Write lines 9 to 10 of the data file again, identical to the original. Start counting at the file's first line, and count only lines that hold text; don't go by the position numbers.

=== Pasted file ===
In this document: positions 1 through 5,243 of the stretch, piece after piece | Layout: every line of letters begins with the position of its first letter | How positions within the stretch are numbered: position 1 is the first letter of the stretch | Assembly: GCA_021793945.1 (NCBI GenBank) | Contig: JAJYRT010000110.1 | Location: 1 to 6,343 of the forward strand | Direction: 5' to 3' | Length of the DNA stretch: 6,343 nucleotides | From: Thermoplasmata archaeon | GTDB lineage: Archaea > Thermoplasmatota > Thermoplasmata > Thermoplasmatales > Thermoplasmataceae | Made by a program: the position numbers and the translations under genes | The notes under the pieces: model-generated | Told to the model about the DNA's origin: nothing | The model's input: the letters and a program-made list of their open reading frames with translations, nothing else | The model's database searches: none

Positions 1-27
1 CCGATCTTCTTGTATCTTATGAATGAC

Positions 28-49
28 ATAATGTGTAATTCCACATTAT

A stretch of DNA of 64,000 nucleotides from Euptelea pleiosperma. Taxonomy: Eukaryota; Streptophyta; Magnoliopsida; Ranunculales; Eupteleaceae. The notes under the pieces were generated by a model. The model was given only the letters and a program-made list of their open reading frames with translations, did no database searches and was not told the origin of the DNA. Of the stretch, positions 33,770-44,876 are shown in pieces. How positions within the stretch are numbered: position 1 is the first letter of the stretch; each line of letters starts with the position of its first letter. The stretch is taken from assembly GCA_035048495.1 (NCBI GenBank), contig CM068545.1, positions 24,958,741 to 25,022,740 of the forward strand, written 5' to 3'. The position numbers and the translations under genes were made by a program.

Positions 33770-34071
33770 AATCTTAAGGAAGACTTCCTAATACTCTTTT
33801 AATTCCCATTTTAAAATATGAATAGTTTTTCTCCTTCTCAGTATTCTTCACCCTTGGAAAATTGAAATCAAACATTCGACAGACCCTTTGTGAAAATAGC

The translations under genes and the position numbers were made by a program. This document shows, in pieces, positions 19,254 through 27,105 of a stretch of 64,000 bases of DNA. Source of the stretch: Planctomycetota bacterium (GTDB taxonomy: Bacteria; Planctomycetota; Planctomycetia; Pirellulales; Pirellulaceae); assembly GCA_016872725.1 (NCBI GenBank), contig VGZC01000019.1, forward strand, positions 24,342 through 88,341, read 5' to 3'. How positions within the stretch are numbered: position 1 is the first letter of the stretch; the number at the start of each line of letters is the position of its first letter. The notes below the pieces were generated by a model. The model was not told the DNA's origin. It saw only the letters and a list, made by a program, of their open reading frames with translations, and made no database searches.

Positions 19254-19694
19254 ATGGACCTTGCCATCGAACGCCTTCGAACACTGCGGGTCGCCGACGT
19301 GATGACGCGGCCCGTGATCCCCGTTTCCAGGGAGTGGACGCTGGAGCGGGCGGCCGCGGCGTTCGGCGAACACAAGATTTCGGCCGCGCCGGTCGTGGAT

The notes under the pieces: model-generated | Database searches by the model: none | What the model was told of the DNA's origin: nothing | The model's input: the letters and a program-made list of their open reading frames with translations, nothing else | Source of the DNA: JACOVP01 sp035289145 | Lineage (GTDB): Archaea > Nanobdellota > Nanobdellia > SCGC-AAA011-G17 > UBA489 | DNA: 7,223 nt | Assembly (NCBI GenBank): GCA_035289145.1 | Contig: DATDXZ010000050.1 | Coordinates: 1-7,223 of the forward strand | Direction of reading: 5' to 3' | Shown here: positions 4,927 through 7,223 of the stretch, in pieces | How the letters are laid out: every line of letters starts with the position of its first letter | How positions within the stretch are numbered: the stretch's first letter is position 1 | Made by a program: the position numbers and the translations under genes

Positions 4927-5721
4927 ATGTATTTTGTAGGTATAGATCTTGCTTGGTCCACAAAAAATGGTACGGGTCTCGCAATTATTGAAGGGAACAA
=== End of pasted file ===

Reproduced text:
33801 AATTCCCATTTTAAAATATGAATAGTTTTTCTCCTTCTCAGTATTCTTCACCCTTGGAAAATTGAAATCAAACATTCGACAGACCCTTTGTGAAAATAGC

The translations under genes and the position numbers were made by a program. This document shows, in pieces, positions 19,254 through 27,105 of a stretch of 64,000 bases of DNA. Source of the stretch: Planctomycetota bacterium (GTDB taxonomy: Bacteria; Planctomycetota; Planctomycetia; Pirellulales; Pirellulaceae); assembly GCA_016872725.1 (NCBI GenBank), contig VGZC01000019.1, forward strand, positions 24,342 through 88,341, read 5' to 3'. How positions within the stretch are numbered: position 1 is the first letter of the stretch; the number at the start of each line of letters is the position of its first letter. The notes below the pieces were generated by a model. The model was not told the DNA's origin. It saw only the letters and a list, made by a program, of their open reading frames with translations, and made no database searches.